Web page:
A Day in the Life of a Financial Analyst
Financial analysts gather information, assemble spreadsheets, write reports, and review all non-legal pertinent information about prospective deals. They examine the feasibility of a deal and prepare a plan of action based on financial analysis. Being an analyst requires a vigilant awareness of financial trends. Analysts have a heavy reading load, keeping abreast of news stories, market movements, and industry profiles in financial newspapers, magazines, and books. Most analyst jobs are in banking houses or for financial-advising firms, which means following corporate culture and wearing corporate dress. If a deal demands it, they must be prepared to travel anywhere for indeterminate lengths of time. Those who wish to rise in the industry should note the necessity of significant “face time,” attending social events and conferences and spending downtime with people in the profession, which can be expensive; this social circle tends to gravitate to high-priced attire and costly hobbies, habits, and diversions.
Analysts sacrifice a lot of control over their personal lives during their first few years, but few other entry-level positions provide the possibility of such a large payoff come year’s end.
Many employers use bonuses, which can be equal to or double the beginning analyst’s salary, to attract and hold intelligent personnel. Successful financial analysts become senior financial analysts or associates after three to four years of hard work at some firm. Those with strong client contacts and immaculate reputations start their own financial consulting firms. Many work as analysts for about three years and then return to school or move on to other positions in banking.
Financial analysts work long hours, and deadlines are strict. “When you have to get the job done, you get the job done. Period,” emphasized one. The occasional fifteen-hour day and night spent sleeping in the office is mitigated by the high degree of responsibility these analysts are given. The long hours breed a close kinship. Over 65 percent called their co-analysts extremely supportive, and many labeled them a “major reason” they were able to put up with the demanding work schedule. Most people become financial analysts because they feel it is the best way to immerse themselves in the world of finance and a great way to earn a lot of money. They’re right on both counts, but be aware that the immersion is complete and somewhat exclusive, and although people earn a lot of money, few have the free time to spend it all how they’d like to.
Paying Your Dues
Entry-level positions are highly competitive. A bachelor’s degree in any discipline is acceptable, so long as the potential analyst’s course of study demonstrates an ability to understand and work with numbers. Those with computer science, physical science, or biological science backgrounds may find the field more welcoming than do liberal arts majors. Business majors don’t necessarily have an advantage; each company trains the incoming class of financial analysts before they begin the job. To become a financial analyst you need to have a strong sense of purpose-it is not a job for those who are uncertain that their future lies in the financial world. Candidates must be able to meet and interact with clients, handle a heavy work load, prioritize and complete work under strict deadlines, work as part of a team, and work with computer spreadsheet and valuation programs. Many find the travel stimulating initially, but “after your third week in Jopbsug, Tennessee, at the ball-bearing plant, it gets old.”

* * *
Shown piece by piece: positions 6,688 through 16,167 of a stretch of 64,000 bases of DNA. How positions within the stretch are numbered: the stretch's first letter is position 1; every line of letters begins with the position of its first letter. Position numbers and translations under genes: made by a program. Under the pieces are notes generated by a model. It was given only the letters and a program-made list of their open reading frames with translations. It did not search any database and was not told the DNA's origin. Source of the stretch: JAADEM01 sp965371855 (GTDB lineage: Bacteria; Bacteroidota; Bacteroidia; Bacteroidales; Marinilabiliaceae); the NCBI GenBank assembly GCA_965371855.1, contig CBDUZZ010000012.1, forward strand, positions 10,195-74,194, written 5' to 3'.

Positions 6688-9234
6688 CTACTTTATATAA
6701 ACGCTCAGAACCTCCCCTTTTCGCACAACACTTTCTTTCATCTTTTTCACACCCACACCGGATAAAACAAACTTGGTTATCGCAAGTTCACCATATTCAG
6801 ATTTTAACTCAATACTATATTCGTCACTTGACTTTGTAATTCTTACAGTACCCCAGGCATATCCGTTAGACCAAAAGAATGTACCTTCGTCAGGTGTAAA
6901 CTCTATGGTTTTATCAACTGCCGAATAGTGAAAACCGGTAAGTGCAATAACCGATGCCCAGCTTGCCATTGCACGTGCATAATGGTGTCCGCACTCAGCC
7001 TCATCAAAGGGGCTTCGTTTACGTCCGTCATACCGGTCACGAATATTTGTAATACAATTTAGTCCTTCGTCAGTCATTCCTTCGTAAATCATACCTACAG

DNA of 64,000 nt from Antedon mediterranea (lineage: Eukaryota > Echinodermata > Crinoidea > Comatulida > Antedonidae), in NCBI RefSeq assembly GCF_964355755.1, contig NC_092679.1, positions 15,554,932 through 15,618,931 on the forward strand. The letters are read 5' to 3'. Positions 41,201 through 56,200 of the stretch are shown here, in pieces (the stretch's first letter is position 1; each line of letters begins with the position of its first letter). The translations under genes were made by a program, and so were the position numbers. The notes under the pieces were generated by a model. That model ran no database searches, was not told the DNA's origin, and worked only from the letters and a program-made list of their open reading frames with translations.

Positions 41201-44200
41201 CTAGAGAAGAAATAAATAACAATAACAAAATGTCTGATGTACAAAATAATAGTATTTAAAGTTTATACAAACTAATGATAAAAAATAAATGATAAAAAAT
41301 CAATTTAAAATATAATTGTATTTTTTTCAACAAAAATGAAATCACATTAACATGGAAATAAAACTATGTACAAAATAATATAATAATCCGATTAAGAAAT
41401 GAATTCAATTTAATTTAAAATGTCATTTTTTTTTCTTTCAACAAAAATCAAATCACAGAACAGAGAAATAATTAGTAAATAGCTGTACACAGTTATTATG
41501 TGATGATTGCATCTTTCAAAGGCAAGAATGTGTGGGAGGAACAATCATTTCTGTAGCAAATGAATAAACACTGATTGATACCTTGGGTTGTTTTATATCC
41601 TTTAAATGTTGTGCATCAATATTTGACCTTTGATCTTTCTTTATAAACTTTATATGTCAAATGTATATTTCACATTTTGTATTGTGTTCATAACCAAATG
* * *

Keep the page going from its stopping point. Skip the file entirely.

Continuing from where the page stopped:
Present and Future
The obligations of today’s financial analyst were covered by more experienced individuals as late as the 1970s, but with rapid deregulation of ownership in industries in the early 1980s and the rapid growth of the financial sector during those same years, the need arose for a structured and continuing stream of intensively trained professionals familiar with the financial industry. Larger firms, which consolidated their programs in the early 1990s, are cautiously beginning to expand them again, finding opportunities in such new and developing industries as software development, biotechnology, and aerospace technologies.
Quality of Life
PRESENT AND FUTURE
Long hours, low base pay, and a fair amount of responsibility characterize the early years. Analysts travel, pore through documents, meet with clients (on a highly supervised basis) and prepare valuation analyses. They work together on teams that are rotated quickly when needed. Lack of control over hours and personal life are common in the first two years. The burnout rate is surprisingly low in the beginning-around eight percent-because most who enter the industry have few illusions about the demands the job will place on them.
FIVE YEARS OUT
At the five-year mark, those who remain have achieved the rank of “associate” or “senior financial analyst.” Responsibilities shift from producing to pitching, and client contact increases. Many study for professional degrees during these years. Over 70 percent of those who began in the field have either changed firms, returned to school, or changed jobs within the industry. While loyalty is tangible between analysts, the same sense of fidelity doesn’t seem to apply to the companies that employ them. Salaries remain relatively stable but bonuses, which once were merely large, can become astronomical; hours, for those who are successful, can actually increase.
TEN YEARS OUT
Successful financial analysts have moved on to vice-presidential positions in the investment banking, financial analysis, or valuation departments of the company. While bonuses still account for the bulk of income, salaries are significant as well. Hours can decrease but responsibility increases and pressure develops to solicit new business. Responsibilities also include personnel decisions and hiring.